Many of our experts rely on contact goals to drive sales numbers, including Melanie Hartmann of Creo Home Buyers. “Decide upon the number of contacts each member of the sales team will make each week. This is something that can be controlled and modified as deemed necessary. Focusing on the number of leads is not something that can be controlled by any member of the sales team. The number of leads can only be predicted based on past performance and future modifications to see if more leads are generated with different types of pitches.”
This is also important for Liam Barnes of Directive, who says, “One SMART goal that I think is most effective is X number of conversations had based on previous trends of conversations had. By setting a goal for actual conversations, we are setting ourselves up to increase the number of opportunities driven by sales.”
To understand the numbers by their impact, Trenton Erker of Clarity Online suggests working backward to arrive at the goal. “Figure out the number of calls that it will take to get one more sale per time frame – day, week, month. Then divide it up per day to and add that amount of phone calls to your list. Example: If you make a sale every 20 calls, you’ll need to make 4 more calls/day to make 1 more sale each week.”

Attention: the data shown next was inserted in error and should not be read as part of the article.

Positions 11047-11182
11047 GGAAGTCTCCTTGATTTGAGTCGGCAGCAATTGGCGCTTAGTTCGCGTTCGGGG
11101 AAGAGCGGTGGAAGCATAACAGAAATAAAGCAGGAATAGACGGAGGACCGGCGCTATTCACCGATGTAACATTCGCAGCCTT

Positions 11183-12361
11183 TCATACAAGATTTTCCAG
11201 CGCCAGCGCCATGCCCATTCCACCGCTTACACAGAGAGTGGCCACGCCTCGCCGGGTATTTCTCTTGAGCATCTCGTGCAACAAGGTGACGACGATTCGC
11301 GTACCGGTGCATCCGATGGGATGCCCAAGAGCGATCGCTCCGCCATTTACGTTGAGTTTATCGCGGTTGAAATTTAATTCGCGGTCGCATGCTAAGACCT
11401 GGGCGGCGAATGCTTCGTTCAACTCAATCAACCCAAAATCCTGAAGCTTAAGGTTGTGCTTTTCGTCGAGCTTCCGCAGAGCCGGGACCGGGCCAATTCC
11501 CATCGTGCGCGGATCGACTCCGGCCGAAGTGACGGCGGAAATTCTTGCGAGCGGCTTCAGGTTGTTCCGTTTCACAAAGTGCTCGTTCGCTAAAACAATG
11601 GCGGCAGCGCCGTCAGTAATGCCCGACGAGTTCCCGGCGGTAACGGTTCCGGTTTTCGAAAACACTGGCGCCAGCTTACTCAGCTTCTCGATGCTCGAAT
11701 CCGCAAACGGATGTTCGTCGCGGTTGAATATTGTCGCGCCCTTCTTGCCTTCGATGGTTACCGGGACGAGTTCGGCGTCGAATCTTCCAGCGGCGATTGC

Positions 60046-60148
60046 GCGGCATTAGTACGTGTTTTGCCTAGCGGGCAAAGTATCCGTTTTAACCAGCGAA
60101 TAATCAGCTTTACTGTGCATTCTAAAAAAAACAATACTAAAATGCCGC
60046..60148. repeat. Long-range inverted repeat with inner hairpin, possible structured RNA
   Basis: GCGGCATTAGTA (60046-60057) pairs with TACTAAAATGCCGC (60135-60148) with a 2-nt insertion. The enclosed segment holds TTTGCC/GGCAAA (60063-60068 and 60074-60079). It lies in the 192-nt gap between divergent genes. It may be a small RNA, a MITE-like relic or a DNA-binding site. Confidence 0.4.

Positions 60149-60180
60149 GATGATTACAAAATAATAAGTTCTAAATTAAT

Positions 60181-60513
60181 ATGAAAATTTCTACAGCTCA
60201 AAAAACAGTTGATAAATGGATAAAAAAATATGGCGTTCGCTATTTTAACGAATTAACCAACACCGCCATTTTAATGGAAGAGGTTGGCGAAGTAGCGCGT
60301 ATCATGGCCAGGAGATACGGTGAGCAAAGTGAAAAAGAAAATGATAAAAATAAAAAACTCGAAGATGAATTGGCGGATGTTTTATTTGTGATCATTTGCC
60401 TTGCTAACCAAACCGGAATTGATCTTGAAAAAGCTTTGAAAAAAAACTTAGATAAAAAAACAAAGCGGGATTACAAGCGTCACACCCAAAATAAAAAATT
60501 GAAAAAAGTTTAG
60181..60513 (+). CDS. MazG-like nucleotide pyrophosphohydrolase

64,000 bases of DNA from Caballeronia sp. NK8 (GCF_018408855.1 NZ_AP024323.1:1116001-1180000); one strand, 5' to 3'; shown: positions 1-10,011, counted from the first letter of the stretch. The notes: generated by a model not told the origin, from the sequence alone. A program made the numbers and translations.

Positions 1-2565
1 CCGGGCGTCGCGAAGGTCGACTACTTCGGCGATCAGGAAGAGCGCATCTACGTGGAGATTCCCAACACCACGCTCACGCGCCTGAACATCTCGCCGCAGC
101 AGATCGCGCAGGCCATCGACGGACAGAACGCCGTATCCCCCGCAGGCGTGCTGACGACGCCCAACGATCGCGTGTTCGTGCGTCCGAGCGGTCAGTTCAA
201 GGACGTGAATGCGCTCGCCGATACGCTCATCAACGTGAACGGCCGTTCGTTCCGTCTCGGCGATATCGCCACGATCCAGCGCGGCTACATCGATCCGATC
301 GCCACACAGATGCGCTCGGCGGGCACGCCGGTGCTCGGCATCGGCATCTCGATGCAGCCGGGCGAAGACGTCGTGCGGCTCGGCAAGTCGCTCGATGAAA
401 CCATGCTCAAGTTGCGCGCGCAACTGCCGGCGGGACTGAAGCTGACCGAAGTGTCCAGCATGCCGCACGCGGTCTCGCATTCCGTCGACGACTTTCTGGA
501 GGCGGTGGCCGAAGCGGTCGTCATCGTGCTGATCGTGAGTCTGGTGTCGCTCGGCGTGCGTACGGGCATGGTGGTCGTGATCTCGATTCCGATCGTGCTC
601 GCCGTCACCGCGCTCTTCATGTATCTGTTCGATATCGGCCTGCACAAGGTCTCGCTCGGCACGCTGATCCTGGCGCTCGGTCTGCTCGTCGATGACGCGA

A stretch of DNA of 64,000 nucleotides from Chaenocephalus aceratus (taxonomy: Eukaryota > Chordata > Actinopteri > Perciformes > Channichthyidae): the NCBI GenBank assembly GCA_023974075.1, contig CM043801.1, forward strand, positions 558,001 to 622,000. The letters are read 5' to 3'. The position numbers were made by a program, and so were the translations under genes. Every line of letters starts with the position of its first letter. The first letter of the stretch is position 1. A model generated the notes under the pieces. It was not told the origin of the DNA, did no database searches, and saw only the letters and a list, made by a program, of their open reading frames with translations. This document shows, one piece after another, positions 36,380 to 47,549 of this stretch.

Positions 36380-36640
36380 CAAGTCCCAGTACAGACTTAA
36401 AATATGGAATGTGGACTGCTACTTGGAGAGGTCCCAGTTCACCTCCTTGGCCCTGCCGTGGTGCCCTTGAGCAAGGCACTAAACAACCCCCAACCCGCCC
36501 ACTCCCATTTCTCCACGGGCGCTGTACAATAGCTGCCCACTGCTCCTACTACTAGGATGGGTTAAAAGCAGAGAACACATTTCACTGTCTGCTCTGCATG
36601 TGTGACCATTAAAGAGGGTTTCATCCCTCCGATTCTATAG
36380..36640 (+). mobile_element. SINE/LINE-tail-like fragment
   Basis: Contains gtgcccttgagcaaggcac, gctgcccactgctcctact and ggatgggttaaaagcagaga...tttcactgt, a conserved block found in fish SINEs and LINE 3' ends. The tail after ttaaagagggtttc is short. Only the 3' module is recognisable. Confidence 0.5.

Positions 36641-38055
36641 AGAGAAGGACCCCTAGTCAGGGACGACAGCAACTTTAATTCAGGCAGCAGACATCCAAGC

Ted Rollins of Valeo Groupe applies the activity goal based on the industry, “Depending on the property type since we represent both senior and student housing, we set a number of tours per week. For instance, 40 (actual walk-through) tours of the property per week, where we engage the prospect and have them complete an information/interest form.”
Knowing the numbers helps you understand exactly how the increase will benefit your conversion rate, says Julio Ahumada of DNA Digital Marketing. “Setting a specific number of contact points with a prospect based on previous experience. Example 20 contact points per week = 1 sale. Increase sales by 50% you increase contact points to 30.”
Sometimes, it’s about more than the numbers on the page. Jyotsna Khan of Tyrannosaurus Tech suggests having a good old fashioned coffee connection, setting the goal of “having coffee with two people in the community once a week or attending three events in a week.”